Asked about jobs at the new store, Gamrath said he didn’t know specifically how many would be added above the number already employed in Glenwood, but a typical supercenter has a staff about 300.

Homewood Police Chief Lawrence Burnson said the store would add to the workload of his department. He estimated there would be an additional 800 to 1,200 calls per year.

Based on his experience working with Walmart in Matteson and with K-Mart in Homewood, he said the department will be able to handle it, though some increase in staff might be necessary in the future.

“They have very good security,” he said. “I’m sure we’ll have a good working relationship with them.”

A matter of trust
But incentives were not the only issue for trustees and residents.

Village President Richard Hofeld noted that most of the big stores on Halsted have received incentives of various kinds. Finance Director Dennis Bubenik reported that, if equalized with Walmart’s project, some of the earlier developments have gotten proportionally higher incentives.

The fate of the Glenwood store was one source of concern among several residents. That store was opened in 2005, according to former Glenwood Mayor Kerry Durkin. Walmart received about $2 million in incentives from the village’s tax increment financing (TIF) program.

One resident wondered whether the Homewood store might be discarded after tax incentives expire.

Gamrath said the incentives would take a number of years to acccumulate and noted that the company has a 20-year lease obligation.

Each trustee objected to the tactics used by Walmart to force the village to comply with its request.

This was Walmart’s third request for incentives. Village officials said the company signed a lease for the building shortly after K-Mart closed in December 2013 and made its first request for incentives soon after.

Trustee Anne Colton, who cast the sole nay vote on the Class 8 resolution, said she favors offering incentives for businesses that really need it to level the playing field or that bring something new to the community, but she doesn’t think Walmart qualifies.

“You guys came to us,” she said, noting the village did not court Walmart for the site. “We said no incentives. You said, ‘Fine, we’ll take it anyway.’ Now you’re coming back to us and saying ‘incentives or else.’ I’m not OK with that. Walmart isn’t bringing us anything we don’t already have.”

“Incentives or else” referred to reports that Walmart officials, when their third request for incentives was rebuffed, said they would leave the building vacant indefinitely if they didn’t get the incentives they require.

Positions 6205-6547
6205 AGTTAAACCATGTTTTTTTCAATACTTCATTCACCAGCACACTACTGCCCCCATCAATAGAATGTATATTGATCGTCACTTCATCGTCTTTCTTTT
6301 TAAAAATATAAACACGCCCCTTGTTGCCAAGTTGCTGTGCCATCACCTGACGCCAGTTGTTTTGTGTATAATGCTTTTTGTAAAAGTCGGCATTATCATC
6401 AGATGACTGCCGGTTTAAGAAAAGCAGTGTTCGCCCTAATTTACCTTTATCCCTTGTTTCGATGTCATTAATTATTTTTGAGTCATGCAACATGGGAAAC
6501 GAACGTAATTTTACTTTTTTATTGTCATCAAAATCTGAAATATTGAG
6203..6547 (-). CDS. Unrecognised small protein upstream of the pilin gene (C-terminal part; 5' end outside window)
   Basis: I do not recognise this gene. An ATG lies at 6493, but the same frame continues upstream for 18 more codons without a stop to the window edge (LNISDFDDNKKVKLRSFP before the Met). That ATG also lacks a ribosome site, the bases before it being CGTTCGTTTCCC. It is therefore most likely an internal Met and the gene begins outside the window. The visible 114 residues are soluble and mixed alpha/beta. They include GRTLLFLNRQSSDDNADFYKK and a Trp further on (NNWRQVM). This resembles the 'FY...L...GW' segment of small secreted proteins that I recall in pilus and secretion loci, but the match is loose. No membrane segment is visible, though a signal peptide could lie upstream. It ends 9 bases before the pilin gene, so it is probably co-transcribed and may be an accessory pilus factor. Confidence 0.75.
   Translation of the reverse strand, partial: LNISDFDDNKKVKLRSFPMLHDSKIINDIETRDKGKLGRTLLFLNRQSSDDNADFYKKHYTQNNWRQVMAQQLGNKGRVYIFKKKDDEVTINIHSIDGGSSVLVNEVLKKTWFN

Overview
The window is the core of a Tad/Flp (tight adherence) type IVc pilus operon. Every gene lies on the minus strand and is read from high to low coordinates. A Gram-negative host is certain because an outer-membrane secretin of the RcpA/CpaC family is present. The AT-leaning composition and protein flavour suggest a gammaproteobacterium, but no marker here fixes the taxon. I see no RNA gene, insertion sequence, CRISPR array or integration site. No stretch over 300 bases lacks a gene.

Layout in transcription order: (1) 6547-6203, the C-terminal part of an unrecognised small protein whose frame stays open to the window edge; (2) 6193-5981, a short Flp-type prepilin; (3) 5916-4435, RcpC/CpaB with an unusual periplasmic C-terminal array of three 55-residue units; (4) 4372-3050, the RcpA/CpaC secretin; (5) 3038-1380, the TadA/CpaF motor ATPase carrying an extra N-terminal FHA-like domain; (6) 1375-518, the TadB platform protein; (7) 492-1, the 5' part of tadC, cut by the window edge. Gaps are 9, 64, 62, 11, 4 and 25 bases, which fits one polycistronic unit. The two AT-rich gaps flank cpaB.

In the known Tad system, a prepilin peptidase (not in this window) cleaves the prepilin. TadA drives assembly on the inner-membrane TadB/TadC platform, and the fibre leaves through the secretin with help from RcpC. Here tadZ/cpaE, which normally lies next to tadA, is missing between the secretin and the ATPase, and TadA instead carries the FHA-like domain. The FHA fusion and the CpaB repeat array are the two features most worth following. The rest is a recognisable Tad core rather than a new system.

Two residents asked Gamrath what the company would do if the Class 8 incentive application failed. He said the company would revisit the economic viablity of the site and if necessary would seek to sublease the property or try to renegotiate with the property owner.

“There is no intention by Walmart to let the store be fallow,” he said. “If you look at it critically, that wouldn’t make sense. They are not going to spend more resources and not get a return. That wouldn’t serve the community well and it wouldn’t serve Walmart well.”

Marino, however, said other Walmart representativs he talked to during negotiations took a different stance.

He said one representative “repeatedly told me if you did not get this incentive, Walmart would likely just sit on the property.”

Gamrath reiterated his position that Walmart would not leave the property vacant.

Colton said she was also concerned about the what the deal might cost other local government agencies. She said the village might do fine with the deal financially since the property tax benefits are projected to be offset or exceeded by the sales tax revenue the store will generate. Walmart estimates it could do $70 million in sales the first year of operation, bringing about $700,000 to the village.

But she said the other taxing agencies in town will not benefit from the sales tax revenue and most of them are already struggling with sagging property tax revenues.

“The library is in trouble. The schools are in trouble. The parks are in trouble,” she said. “It works out pretty well for the village, but I don’t think it works out well for the community. So there is no way I can support this.”

The trustees who voted for the resolution were not much happier about it.

Barbara Dawkins called Walmart’s tactics “insulting” and “disingenuous” but said she ultimately had to consider the village’s financial situation. For example, Hofeld noted that the state is considering a 50 percent cut to the Local Government Distributive Fund, which would cost Homewood about $900,000 per year.

“It really angers me to be put in this position, but I think getting something from this property is better than getting nothing,” Dawkins said.

Trustee Lisa Purcell also expressed resentment toward Walmart’s tactics and said she found the threat to leave the building vacant to be credible.

“I feel like we have been bullied,” she said. “There are a lot of people who have said ‘I would rather see a vacant store than see a Walmart,’ but five years from now, when that vacant building is sitting there, people will forget this conversation. It will be in worse shape than it is now.”

Contact Eric Crump at [email protected]